13 13 aboutthespecificalgorithmthatwe regoingtousetosolvethedualproblem, but if we are indeed able to solve it (i.e., find the α s that maximize W(α) subject to the constraints), then we can use Equation (9) to go back and find the optimal w s as a function of the α s. Having found w, by considering the primal problem, it is also straightforward to find the optimal value for the intercept term b as b = max i:y = 1w T x (i) +min (i) i:y =1w T x (i) (i). (11) 2 (Check for yourself that this is correct.) Before moving on, let s also take a more careful look at Equation (9), which gives the optimal value of w in terms of (the optimal value of) α. Suppose we ve fit our model s parameters to a training set, and now wish to make a prediction at a new point input x. We would then calculate w T x+b, and predict y = 1 if and only if this quantity is bigger than zero. But using (9), this quantity can also be written: ( m ) T w T x+b = α i y (i) x (i) x+b (12) = α i y (i) x (i),x +b. (13) Hence, if we ve found the α i s, in order to make a prediction, we have to calculate a quantity that depends only on the inner product between x and the points in the training set. Moreover, we saw earlier that the α i s will all be zero except for the support vectors. Thus, many of the terms in the sum abovewill bezero, andwe reallyneedtofindonlytheinner products between x and the support vectors (of which there is often only a small number) in order calculate (13) and make our prediction. By examining the dual form of the optimization problem, we gained significant insight into the structure of the problem, and were also able to write the entire algorithm in terms of only inner products between input feature vectors. In the next section, we will exploit this property to apply the kernels to our classification problem. The resulting algorithm, support vector machines, will be able to efficiently learn in very high dimensional spaces. 7 Kernels Back in our discussion of linear regression, we had a problem in which the input x was the living area of a house, and we considered performing regres-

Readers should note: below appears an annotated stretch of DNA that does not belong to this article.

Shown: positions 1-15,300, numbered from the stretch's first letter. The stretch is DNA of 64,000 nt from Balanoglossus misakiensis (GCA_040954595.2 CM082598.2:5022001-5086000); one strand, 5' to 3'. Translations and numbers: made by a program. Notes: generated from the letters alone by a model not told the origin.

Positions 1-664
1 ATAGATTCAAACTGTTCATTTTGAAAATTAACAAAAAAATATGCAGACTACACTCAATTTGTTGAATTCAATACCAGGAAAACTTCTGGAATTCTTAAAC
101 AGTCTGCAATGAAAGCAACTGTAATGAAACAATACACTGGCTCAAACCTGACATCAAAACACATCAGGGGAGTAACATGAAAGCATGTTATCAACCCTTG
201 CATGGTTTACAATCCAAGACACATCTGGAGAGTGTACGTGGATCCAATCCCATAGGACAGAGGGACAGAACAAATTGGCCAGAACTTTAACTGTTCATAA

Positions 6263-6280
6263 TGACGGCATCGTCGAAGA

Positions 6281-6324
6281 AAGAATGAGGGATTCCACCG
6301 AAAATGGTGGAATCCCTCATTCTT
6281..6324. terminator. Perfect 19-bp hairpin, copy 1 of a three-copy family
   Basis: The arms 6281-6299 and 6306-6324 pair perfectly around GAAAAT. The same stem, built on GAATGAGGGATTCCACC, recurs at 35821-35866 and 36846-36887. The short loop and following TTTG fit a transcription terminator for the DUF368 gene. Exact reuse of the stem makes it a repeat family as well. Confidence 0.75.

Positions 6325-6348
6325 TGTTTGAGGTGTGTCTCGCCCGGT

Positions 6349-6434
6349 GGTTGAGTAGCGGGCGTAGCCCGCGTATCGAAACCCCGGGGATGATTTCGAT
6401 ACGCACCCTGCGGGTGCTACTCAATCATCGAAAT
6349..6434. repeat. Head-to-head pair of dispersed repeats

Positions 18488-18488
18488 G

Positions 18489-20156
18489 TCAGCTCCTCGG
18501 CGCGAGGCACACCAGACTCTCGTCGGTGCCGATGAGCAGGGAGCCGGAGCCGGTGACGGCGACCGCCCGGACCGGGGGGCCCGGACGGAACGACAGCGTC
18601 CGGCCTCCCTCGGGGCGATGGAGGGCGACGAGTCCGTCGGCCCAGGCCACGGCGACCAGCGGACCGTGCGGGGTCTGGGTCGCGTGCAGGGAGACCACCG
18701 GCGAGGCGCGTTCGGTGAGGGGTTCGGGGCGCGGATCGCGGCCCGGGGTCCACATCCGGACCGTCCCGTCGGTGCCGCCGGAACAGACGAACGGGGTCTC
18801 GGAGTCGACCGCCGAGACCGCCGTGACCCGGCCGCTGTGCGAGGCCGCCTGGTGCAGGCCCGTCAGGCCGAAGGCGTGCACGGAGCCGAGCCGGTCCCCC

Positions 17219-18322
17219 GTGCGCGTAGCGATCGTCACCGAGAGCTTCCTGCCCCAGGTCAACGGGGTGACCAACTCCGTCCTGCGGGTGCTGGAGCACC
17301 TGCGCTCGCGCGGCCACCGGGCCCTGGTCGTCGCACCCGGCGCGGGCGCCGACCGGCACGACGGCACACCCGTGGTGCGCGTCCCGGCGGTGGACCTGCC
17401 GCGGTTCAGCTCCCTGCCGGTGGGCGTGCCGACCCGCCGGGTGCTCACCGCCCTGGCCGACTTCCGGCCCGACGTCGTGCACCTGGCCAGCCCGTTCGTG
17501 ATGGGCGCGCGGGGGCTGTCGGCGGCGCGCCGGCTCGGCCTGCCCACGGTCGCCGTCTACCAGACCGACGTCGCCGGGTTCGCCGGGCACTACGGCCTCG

14 14 sion using the features x, x 2 and x 3 (say) to obtain a cubic function. To distinguish between these two sets of variables, we ll call the original input value the input attributes of a problem (in this case, x, the living area). When that is mapped to some new set of quantities that are then passed to the learning algorithm, we ll call those new quantities the input features. (Unfortunately, different authors use different terms to describe these two things, but we ll try to use this terminology consistently in these notes.) We will also let φ denote the feature mapping, which maps from the attributes to the features. For instance, in our example, we had φ(x) = Rather than applying SVMs using the original input attributes x, we may instead want to learn using some features φ(x). To do so, we simply need to go over our previous algorithm, and replace x everywhere in it with φ(x). Since the algorithm can be written entirely in terms of the inner products x,z, this means that we would replace all those inner products with φ(x), φ(z). Specificically, given a feature mapping φ, we define the corresponding Kernel to be x x 2 x 3. K(x,z) = φ(x) T φ(z). Then, everywhere we previously had x, z in our algorithm, we could simply replace it with K(x,z), and our algorithm would now be learning using the features φ. Now, given φ, we could easily compute K(x,z) by finding φ(x) and φ(z) and taking their inner product. But what s more interesting is that often, K(x, z) may be very inexpensive to calculate, even though φ(x) itself may be very expensive to calculate (perhaps because it is an extremely high dimensional vector). In such settings, by using in our algorithm an efficient way to calculate K(x,z), we can get SVMs to learn in the high dimensional feature space space given by φ, but without ever having to explicitly find or represent vectors φ(x). Let s see an example. Suppose x,z R n, and consider K(x,z) = (x T z) 2.